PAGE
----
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George Clooney and John Prendergast Seek to Expose Those Who Finance/Profit From Wars in Africa

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The Enough Project announced the launch of THE SENTRY, a new investigative initiative that seeks to dismantle the networks of perpetrators, facilitators, and enablers who fund and profit from Africa’s deadliest conflicts. The Sentry’s arrival comes as President Obama prepares for an historic trip to Africa later this week.

Co-founded by George Clooney and John Prendergast, building on lessons learned from their earlier Satellite Sentinel Project initiative, The Sentry uses open source data collection, field research, and state-of-the-art network analysis technology to track and analyze how conflict is financed, sustained, and monetized. The new website for The Sentry, www.TheSentry.org, also features a secure portal for the confidential and anonymous submission of tips, leaks, and information.

John Prendergast, co-founder of TheSentry.org, said: “Conventional tools of diplomacy usually have not helped end conflicts because they don’t alter the calculations of those fueling war and committing atrocities. Given the current profitability of conflict, new efforts must center on how to make war more costly than peace. The objective of The Sentry is to follow the money and deny those war profiteers the proceeds from their crimes.”

George Clooney, co-founder of The Sentry, said: “Real leverage for peace and human rights will come when the people who benefit from war will pay a price for the damage they cause.”

The Sentry today also published four Country Briefs detailing the nexus of conflict, corruption, and violent kleptocracy in South Sudan, Sudan, Central Africa Republic, and the Democratic Republic of Congo.

Sentry Analyst Akshaya Kumar pointed out, “The points of convergence where illicit schemes rely on legitimate global financial and transport infrastructure, at times represent the most profitable links in the conflict value chain, and also those most vulnerable to disruption. Direct perpetrators of mass atrocities may be relatively insulated from international pressure, but their facilitators are certainly not.”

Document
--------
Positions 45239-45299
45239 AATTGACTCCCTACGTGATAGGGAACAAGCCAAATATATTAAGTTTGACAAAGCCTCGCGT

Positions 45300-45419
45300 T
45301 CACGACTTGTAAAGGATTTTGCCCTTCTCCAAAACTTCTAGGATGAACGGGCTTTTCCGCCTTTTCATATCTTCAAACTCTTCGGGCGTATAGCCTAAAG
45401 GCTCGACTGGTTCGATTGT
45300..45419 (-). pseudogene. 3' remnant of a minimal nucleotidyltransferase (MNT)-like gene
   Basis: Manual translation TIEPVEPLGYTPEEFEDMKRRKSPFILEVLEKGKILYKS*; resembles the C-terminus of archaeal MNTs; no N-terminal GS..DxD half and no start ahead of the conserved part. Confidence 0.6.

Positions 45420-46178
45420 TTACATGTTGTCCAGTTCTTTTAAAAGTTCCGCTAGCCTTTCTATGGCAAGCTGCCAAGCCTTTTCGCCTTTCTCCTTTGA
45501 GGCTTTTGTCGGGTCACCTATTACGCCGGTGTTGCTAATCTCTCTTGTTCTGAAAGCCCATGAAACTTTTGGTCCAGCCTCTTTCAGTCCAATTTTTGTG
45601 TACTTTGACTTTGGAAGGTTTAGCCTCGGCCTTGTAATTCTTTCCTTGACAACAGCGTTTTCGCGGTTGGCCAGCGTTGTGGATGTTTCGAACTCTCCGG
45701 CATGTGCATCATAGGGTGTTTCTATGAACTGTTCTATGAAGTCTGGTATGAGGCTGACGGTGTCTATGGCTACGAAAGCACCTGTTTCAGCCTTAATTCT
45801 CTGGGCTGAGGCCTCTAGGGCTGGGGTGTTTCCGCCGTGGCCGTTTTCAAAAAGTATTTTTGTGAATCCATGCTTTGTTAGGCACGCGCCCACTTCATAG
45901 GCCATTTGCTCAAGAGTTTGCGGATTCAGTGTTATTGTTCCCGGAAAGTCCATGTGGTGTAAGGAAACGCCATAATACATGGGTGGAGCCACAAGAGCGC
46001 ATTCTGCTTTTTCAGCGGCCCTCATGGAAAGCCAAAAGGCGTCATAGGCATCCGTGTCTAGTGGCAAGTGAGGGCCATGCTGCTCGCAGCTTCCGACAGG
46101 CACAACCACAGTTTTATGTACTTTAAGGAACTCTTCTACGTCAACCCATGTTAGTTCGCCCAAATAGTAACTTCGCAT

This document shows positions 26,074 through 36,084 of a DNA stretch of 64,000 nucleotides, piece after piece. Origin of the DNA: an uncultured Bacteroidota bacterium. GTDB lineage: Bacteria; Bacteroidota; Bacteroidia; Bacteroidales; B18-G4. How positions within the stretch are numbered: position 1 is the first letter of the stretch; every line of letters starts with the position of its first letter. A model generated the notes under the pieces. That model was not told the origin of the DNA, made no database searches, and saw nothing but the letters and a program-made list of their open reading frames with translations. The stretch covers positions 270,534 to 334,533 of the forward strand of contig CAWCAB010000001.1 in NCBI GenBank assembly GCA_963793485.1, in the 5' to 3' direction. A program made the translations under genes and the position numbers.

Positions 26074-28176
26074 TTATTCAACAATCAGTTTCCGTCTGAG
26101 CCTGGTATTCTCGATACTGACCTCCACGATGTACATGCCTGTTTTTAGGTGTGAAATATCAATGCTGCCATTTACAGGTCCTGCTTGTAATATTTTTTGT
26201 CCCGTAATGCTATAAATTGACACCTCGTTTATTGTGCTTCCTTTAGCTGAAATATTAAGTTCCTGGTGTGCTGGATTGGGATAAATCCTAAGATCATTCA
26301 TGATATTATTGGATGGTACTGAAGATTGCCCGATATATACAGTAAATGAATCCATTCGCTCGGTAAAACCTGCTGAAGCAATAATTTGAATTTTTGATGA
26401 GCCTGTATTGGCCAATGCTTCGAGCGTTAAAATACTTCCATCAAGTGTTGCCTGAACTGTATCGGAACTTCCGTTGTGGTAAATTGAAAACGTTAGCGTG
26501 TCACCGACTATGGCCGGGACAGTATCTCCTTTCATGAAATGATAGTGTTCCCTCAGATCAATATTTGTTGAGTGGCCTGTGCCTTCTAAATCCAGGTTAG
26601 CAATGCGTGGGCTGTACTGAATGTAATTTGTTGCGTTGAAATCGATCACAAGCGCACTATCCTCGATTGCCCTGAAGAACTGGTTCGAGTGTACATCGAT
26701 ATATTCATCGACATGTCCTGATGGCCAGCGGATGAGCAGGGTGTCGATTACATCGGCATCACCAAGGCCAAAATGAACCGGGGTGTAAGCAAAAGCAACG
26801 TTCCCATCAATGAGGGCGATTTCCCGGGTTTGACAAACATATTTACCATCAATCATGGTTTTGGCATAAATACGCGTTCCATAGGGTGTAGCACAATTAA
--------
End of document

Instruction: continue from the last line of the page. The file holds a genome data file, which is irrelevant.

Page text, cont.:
Omer Ismail, Sentry Analyst, said: “Without countering systematic looting by governments and rebel groups, peace and protection efforts stand little chance of success. The good news story that Africa has become, and which in the next days the President will appropriately highlight, in many parts of the continent will continue to be undermined by these hijacked states and their long-running, predatory civil wars. A new framework must be developed to adapt, implement, and enforce the tools of financial crimes enforcement to give these countries back to the people.”

Sentry Co-Founder John Prendergast elaborated: “The Sentry’s ultimate objective is to alter the incentives for funding or profiting from violence and mass atrocities. This will lend greater support to broader accountability measures as well as provide leverage to peace efforts aimed at ending Africa’s deadliest conflicts.”

The Sentry’s investigations will produce analytical reporting that engages civil society and media, supports regulatory action and prosecutions, and provides policymakers with the information required to take effective action. The Sentry examines the techniques used to finance and profit from conflict, including:

Convergence of licit and illicit systems—illicit actors conceal their operations and launder their profits through globalized systems of finance, trade, and transportation.

Regulatory and sanctions evasion—illicit actors find ways to adapt to and avoid international laws, sanctions, and regulations.

Disguised beneficial ownership—illicit actors employ increasingly sophisticated methods to disguise their true identities to avoid detection and exposure.

Extractive industries and natural resource trafficking—illicit actors extract, tax, and sell natural resources to fund and sustain their operations.

Corruption and illicit financial flows—illicit actors compete violently to capture state resources and divert funds for their own personal enrichment and to finance their armed campaigns.

Security sector fraud and abuse—illicit actors manage state and military expenditures to fund off-budget activities with little-to-no transparency or accountability.

Elite financing and offshored assets—illicit actors abuse their power and position to accumulate significant wealth that is then laundered through offshore jurisdictions to evade detection.

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